Samuel Morrison: Troubling conclusions over how ‘up the Ra’ became acceptable

The Republic of Ireland women’s team sang the pro-IRA chant after their World Cup play-off win over Scotland in October

This letter by Samuel Morrison, Press officer of the Traditional Unionist Voice party, appeared in yesterday’s ‘Belfast Newsletter’ (15th Dec 2022).

I commend it to you for it very concisely illustrates just how ‘glorifying and praising the IRA’ has become publicly acceptable to the nationalists of Ireland, North and South, despite the atrocities, carried out by that terrorist organisation, fronted by Sinn Fein, against Protestants and Roman Catholics.

How quickly murderers and terrorists become ‘paladins’ worthy of praise.

It is but Irish history repeating itself. Murderers from within the ranks of the ‘anti-treaty’ rebels of the 1922/3 Irish Civil War were soon elevated to ministerial status in the early years of the Dublin government.

Sincerely in Christ’s name,

Ivan Foster

Samuel Morrison: Troubling conclusions over how ‘up the Ra’ became acceptable

UEFA’s decision to fine the Football Association of Ireland €20,000 after their women’s team celebrated victory over Scotland by singing “up the Ra” should cause many to reflect.

When the controversy first broke the song from which the chant is derived, Celtic Symphony by the Wolfe Tones, rocketed to the top of the Irish charts. Before that, the chant was familiar to people well outside the confines of republican bars. The prominence of the song at the publicly-funded concert which rounds off the West Belfast Festival has angered those who suffered at the hands of the Provisional movement for years.

When the video of the Republic’s team singing the song emerged, Michelle O’Neill refused to offer an opinion saying that the FAI had issued a statement and “we should leave it at that”.

Recent polling suggests most of our nationalist neighbours share her nonchalant attitude to the offence caused. Seven out of 10 nationalists agree with Ms O’Neill’s contention that there was “no alternative” to the IRA’s 30-year campaign of terror.

It must, therefore, come as something of a culture shock for them to discover that opposition to singing the praises of those who abducted and murdered a mother of ten a few days before Christmas in 1972, shot workmen on the side of the road because of their religion in 1976, bombed Christmas shoppers at Harrods in 1983, massacred 12 for attending a Remembrance Sunday service in 1987, and turned Patsy Gillespie into a human bomb in 1990, is not limited to unionists.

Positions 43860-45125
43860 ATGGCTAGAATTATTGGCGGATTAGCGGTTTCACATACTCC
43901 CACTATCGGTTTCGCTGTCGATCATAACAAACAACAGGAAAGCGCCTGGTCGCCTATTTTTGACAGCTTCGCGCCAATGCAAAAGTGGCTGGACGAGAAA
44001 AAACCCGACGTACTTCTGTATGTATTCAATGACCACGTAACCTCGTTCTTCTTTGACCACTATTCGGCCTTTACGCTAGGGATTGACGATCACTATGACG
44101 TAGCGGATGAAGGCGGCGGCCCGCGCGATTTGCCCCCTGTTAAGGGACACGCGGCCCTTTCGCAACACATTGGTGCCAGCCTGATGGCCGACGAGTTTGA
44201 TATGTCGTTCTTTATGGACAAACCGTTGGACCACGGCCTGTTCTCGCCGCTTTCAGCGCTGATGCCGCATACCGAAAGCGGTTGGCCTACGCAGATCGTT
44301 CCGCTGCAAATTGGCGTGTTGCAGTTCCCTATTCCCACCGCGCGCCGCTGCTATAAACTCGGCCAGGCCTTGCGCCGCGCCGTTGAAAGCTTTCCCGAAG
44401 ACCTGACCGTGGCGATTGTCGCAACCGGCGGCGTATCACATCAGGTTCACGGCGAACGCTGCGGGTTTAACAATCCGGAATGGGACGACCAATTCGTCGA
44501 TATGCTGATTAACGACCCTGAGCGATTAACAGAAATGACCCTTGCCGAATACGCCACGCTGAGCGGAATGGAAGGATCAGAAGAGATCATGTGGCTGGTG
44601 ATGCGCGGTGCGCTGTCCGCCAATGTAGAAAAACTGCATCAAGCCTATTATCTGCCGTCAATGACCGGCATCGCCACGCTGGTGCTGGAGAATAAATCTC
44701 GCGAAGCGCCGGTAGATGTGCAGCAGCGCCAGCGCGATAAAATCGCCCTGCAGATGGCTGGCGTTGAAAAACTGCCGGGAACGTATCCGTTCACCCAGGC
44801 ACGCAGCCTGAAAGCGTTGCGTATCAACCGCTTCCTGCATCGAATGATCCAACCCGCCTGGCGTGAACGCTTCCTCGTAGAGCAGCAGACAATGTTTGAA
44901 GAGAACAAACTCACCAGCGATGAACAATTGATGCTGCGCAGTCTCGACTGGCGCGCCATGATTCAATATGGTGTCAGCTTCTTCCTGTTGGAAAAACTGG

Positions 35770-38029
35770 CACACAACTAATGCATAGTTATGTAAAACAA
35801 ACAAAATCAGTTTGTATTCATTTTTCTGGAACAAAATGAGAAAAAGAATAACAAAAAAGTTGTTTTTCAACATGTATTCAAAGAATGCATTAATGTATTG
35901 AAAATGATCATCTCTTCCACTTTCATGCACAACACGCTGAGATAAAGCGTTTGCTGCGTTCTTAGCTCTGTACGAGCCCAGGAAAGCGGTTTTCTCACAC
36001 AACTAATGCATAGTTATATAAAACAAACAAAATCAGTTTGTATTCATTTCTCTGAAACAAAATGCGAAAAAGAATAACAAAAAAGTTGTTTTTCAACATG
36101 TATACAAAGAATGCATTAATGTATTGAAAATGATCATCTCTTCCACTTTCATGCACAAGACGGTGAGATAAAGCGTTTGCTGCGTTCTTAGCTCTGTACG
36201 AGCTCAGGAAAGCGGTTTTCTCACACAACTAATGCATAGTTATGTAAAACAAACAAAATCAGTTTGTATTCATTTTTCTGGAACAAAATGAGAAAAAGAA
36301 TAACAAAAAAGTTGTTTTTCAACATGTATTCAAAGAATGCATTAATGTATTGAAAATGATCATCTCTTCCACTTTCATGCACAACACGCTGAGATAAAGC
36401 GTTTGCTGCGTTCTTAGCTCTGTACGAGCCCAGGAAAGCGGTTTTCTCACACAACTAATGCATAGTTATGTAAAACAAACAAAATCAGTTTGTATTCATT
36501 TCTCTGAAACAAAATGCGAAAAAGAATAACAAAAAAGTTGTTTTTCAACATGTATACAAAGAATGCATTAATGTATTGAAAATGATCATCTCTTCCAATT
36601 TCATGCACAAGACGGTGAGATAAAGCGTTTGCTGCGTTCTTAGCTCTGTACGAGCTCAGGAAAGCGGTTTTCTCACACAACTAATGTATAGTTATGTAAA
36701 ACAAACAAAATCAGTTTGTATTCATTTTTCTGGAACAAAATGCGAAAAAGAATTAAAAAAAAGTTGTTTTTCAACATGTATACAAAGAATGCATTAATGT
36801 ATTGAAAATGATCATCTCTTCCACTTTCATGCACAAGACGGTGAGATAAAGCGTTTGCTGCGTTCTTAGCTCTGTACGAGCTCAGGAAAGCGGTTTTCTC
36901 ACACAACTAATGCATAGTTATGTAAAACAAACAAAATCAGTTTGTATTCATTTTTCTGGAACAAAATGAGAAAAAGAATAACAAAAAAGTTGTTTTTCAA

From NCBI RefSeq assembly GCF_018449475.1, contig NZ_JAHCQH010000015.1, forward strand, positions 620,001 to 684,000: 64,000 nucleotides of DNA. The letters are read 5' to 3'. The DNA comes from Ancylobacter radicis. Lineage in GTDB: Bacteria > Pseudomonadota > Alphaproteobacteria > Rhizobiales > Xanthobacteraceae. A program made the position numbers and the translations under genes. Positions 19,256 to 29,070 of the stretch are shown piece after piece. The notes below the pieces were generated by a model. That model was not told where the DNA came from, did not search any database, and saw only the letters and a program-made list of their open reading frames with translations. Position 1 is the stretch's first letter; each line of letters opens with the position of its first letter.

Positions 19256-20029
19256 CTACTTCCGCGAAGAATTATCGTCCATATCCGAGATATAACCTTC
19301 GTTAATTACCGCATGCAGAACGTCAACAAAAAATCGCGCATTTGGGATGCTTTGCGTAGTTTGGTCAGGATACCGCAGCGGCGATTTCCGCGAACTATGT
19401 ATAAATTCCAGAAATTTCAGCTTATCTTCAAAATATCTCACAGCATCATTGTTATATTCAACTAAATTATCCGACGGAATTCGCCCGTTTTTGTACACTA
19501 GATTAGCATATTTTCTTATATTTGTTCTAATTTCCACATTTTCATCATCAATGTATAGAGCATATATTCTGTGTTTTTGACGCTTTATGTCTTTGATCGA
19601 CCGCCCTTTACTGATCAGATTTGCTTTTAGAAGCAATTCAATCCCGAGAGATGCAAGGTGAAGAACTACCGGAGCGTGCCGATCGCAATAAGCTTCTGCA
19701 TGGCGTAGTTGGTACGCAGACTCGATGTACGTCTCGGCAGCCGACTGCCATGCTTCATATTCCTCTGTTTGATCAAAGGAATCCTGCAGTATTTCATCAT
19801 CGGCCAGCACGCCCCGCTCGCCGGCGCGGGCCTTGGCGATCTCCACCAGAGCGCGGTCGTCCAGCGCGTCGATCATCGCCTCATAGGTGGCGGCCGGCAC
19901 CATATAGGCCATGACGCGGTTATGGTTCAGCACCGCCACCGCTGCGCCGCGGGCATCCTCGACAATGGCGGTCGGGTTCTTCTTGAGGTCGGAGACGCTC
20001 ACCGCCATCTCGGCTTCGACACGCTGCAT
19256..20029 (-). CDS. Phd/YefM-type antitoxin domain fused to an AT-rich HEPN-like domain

One might hope that the ruling by UEFA that praising such conduct amounts to a “violation of the basic rules of decent conduct” would prompt some introspection. But I am not sure it will.

A big part of the reason for my pessimism lies with the Belfast Agreement which treated criminals in jail for terrorist offences as a class of convict which could be released as part of a political deal. Innocent victims have been fighting the consequences of that ever since.

When questioning the motivation for founding a GAA club in East Belfast is immediately met with accusations of sectarianism, even while the GAA retains things like a club named after a hunger striker who was in jail for kneecapping (think about that – they named a sport’s club after someone who took away someone’s ability to walk), don’t be surprised if it becomes acceptable to say you support the campaign the hunger strikers engaged in.

The media too plays a role.

On a daily basis people from a very republican background – like Patrica McBride – appear as commentators, and I feel that presenters fail to identify them as republican the way that loyalist voices are rightly identified as loyalist.

Much of what the media does in this regard reflects the policy of officialdom. The sanitising language one hears on the media is drawn from government documents. Words like terrorists are replaced by newspeak terms like non-state actors. No-one was ever murdered. They were killed. Sometimes, things are simply ignored. If you take the official tour of Stormont the guides will pass the memorials to those members of the Northern Ireland Parliament, Assembly and Senate who were murdered by the IRA and UDA without comment. That’s not by accident but a deliberate policy agreed by the Assembly Commission which includes unionist representatives.

When unionism accepted Sinn Fein as valid partners in government they wrote them a character reference. Those who continued to unashamedly celebrate the IRA were fit coalition partners.

Having accepted Sinn Fein as valid partners even after murders committed while in office – does anyone even remember Kevin McGuigan not to mention Robert McCartney? – policy implications followed. The aforementioned Patricia McBride was appointed as a victims’ commissioner by Dr Paisley and Martin McGuinness. What qualified her for that role? The fact that her brother was shot by the SAS while planning to attack a UDR patrol. The Executive Office said he’d been killed “on active service”.

While the UEFA ruling is welcome therefore, reflecting on how singing “up the Ra” became acceptable leads to some troubling conclusions about society.

Samuel Morrison, TUV press officer